The company took steps to mitigate that possibility by filing for a federal trademark of Barstool Athletics on July 6, which could serve to distinguish it from the parent company. What that means for current deals also remains unclear.

There is also the question of whether this brave new world includes NIL rights for high school athletes. The National Federation of State High School Associations issued a statement on July 7th making clear their belief that high schoolers are not able to take advantage of NIL opportunities, and could lose their athletic eligibility if they try to do so.

Heitner is less sure. He says many state laws bar high school athletes from profiting from their on-field play, but the new NIL laws are simply not clear on the issue. In that regard, he urges caution while the issue is being sorted out.

“Hopefully more clarity will come out across the board because right now it is a very difficult situation for high school athletes and their families to navigate,” he says.

Skinner is less circumspect, but says she will look into and possibly address the matter going forward should it become an issue. Given the lucrative contract just signed by a 17-year-old California basketball phenom last week, she might not have long to wait.

Compliance Pressure on Schools

While navigating the new conditions might be challenging for athletes, it will be equally so for college and university compliance officers around the country, who are now working under a broad patchwork of rules, regulations and timelines.

Those in the 13 states where NIL laws went into effect on July 1st will abide by those standards. Colleges and universities in states without an NIL law in effect will follow guidelines set down by individual schools or conferences until either a pending law takes effect or new state or federal guidelines come to pass.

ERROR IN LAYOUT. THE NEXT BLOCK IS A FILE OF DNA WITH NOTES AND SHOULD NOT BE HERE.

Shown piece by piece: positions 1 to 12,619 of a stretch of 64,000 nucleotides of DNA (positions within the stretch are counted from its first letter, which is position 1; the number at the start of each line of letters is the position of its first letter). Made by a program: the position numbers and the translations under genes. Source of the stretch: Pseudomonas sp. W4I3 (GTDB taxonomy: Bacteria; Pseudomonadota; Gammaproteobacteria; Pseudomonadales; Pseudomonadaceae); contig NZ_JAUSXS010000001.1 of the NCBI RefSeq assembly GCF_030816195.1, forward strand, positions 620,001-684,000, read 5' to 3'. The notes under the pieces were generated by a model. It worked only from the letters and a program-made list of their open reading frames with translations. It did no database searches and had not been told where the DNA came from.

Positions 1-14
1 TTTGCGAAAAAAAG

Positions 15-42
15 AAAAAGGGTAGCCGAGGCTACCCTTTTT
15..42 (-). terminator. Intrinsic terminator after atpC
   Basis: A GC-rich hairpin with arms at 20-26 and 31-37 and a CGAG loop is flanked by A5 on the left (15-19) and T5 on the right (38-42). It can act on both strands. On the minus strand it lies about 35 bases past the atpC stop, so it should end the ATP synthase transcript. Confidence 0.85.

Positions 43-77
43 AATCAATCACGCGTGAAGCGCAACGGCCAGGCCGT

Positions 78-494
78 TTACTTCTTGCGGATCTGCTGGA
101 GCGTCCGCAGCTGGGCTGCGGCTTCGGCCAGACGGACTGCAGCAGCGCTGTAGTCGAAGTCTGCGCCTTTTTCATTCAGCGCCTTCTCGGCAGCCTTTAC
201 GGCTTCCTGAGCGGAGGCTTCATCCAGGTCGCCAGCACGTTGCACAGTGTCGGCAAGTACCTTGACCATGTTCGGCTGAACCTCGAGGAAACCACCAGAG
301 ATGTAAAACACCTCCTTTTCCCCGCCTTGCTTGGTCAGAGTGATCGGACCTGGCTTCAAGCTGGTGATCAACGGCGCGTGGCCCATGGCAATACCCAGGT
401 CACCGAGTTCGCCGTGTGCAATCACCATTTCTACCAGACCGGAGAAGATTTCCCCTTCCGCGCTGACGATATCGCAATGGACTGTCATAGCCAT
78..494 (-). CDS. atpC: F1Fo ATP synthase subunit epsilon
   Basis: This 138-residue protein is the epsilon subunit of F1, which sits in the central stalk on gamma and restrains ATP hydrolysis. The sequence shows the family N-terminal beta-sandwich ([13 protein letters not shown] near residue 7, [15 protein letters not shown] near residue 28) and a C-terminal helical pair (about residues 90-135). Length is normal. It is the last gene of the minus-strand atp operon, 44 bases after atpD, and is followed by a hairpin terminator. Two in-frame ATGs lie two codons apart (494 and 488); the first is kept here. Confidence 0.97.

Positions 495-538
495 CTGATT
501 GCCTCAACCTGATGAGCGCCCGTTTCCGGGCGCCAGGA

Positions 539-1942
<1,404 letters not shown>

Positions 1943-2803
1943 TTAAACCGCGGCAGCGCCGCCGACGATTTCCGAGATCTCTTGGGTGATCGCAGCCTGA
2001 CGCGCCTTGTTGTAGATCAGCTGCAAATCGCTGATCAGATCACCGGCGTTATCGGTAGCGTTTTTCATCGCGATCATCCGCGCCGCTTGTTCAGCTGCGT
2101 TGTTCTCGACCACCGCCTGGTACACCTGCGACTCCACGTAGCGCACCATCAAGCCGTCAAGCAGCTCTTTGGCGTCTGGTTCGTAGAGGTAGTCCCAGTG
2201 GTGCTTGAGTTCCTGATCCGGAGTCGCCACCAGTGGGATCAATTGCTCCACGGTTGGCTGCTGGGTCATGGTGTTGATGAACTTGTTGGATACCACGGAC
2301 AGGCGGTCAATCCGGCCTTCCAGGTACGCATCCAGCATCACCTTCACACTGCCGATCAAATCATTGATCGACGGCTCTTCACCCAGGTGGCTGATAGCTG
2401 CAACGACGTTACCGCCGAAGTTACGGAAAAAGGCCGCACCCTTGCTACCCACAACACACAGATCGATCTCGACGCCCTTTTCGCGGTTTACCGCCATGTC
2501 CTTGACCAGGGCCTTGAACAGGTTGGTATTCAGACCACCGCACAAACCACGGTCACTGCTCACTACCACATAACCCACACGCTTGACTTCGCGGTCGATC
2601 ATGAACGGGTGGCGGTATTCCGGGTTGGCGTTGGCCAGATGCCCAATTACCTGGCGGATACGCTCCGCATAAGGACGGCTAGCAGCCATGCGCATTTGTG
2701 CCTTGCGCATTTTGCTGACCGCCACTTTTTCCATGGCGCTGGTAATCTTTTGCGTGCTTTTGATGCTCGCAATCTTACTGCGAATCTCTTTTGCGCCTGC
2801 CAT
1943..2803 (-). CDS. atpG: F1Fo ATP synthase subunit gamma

Which is where the challenges begin. Most state NIL laws are similar in design, but there are also many key differences:

Florida, Kentucky, Louisiana, Tennessee, Texas and Alabama require colleges to provide student athletes with financial literacy and life skills programming. The NIL measure in Nevada allows schools to offer such programs but does not require it.

Georgia’s bill (HB 617) has the distinction of being the only one that requires athletes to pool up to 75 percent of their NIL earnings in an escrow account that would then be shared with other athletes. The money could also not be accessed until a year after the students leave school.

Michigan’s law (HB 5217) is the only one that allows a student-athlete to access NIL endorsement opportunities outside of official team activities and contracts.

Arkansas (HB 1671) very explicitly bars student-athletes, institutions, or representatives of a prospective student-athlete from negotiating an NIL deal or receiving compensation for one prior to enrollment.

The California law (SB 206 2019) is the only one to establish a working group to study applying NIL provisions  to community college athletes.

Mississippi (SB 2313) is the only state to bar boosters from providing NIL compensation to athletes.

Laws in New Jersey (SB 971) and Tennessee (HB 1351) bar students from endorsing products related to alcohol, drugs, gambling and adult entertainment. The Garden State bill also prohibits endorsement of pharmaceuticals or firearms.

With measures like these sweeping across the country, several private companies and dozens of colleges and universities have been readying programs to help athletes properly take advantage of their new opportunities.

NIL Speed Lures CA Back into the Game

When Skinner authored California’s 2019 NIL measure, she did so with the hope and belief that other states would follow. With that in mind she intentionally gave it an effective date of Jan. 1, 2023 to give other states a chance to catch up. But Skinner says even she was taken aback at how fast those states have followed suit, so she introduced a new bill (SB 26) that would move the start date for the Golden State’s NIL law to September 1st this year.

The bill cleared the Senate unanimously on June 1st and the powerful Assembly Appropriations Committee on a 13-0 vote last Wednesday. It is scheduled for the Assembly floor in August, where it is expected to pass and be forwarded to Gov. Gavin Newsom (D), who is anticipated to quickly sign it into law.


Over Half of States Have Addressed College Athlete Pay

As of July 16, 26 states had taken action allowing college athletes to be paid for the use of their name, image or likeness (NIL), according to Opendorse, a sports technology company that seeks to maximize athletes’ endorsement value. In the majority of those states the action was legislative, including in Pennsylvania where NIL provisions were added to a budget bill (SB 381). But in at least two states the action came via executive order.